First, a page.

• minIOThreads - Same as minWorkerThreads but this is for the I/O threads. However, you can set this to a lower value than minWorkerThreads because there's no issue of parallel processing in case of I/O threads.
  • memoryLimit - Specifies the maximum allowed memory size, as a percentage of total system memory, that the worker process can consume before ASP.NET launches a new process and reassigns existing requests. If you have only your Web application running in a dedicated box and there's no other process that needs RAM, you can set a high value like 80. However, if you have a leaky application that continuously leaks memory, then it's better to set it to a lower value so that the leaky process is recycled pretty soon before it becomes a memory hog and thus keep your site healthy. Especially when you are using COM components and leaking memory. However, this is a temporary solution, you of course need to fix the leak.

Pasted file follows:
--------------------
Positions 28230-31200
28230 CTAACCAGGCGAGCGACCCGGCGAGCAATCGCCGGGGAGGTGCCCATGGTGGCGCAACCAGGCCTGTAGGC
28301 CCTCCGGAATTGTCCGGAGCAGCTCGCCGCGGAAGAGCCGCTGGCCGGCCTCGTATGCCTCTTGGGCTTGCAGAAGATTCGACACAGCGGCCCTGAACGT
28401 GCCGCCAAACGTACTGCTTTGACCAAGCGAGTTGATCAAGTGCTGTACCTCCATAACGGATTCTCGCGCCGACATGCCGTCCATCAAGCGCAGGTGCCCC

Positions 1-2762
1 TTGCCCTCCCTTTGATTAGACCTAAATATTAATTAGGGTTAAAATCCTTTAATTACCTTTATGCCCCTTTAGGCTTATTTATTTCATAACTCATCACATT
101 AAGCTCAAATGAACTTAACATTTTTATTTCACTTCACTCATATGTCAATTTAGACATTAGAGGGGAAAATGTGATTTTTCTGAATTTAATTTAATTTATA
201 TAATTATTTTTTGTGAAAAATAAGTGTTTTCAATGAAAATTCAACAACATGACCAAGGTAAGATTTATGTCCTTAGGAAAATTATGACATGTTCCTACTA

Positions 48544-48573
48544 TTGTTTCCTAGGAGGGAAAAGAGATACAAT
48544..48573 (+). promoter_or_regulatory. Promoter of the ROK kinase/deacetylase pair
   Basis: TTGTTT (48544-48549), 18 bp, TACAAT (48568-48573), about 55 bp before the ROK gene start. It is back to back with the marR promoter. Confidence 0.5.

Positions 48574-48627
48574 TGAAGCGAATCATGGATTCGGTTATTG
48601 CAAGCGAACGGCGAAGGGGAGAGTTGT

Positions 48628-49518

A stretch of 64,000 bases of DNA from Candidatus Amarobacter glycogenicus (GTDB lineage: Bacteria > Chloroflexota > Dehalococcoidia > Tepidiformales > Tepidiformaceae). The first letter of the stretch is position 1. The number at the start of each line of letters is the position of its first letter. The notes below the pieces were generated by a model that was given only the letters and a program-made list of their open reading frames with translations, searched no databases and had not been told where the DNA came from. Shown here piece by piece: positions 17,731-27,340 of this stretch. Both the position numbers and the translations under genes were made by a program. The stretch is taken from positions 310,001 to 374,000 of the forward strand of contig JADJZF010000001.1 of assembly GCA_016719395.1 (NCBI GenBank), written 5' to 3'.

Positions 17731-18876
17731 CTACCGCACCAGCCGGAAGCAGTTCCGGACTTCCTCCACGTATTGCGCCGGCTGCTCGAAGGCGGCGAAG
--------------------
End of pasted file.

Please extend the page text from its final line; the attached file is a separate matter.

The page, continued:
Things Improved in WCF 4

In WCF 4, the default settings are much relaxed and carefully calculated to make best balance of CPU and threads. Here's what the default configuration is according to WCF team member's blog post:

In WCF 4, we have revised the default values of these settings so that people don’t have to change the defaults in most cases. Here are the main changes:

  • MaxConcurrentSessions: default is 100 * ProcessorCount

  • MaxConcurrentCalls: default is 16 * ProcessorCount

  • MaxConcurrentInstances: default is the total of the above two, which follows the same pattern as before.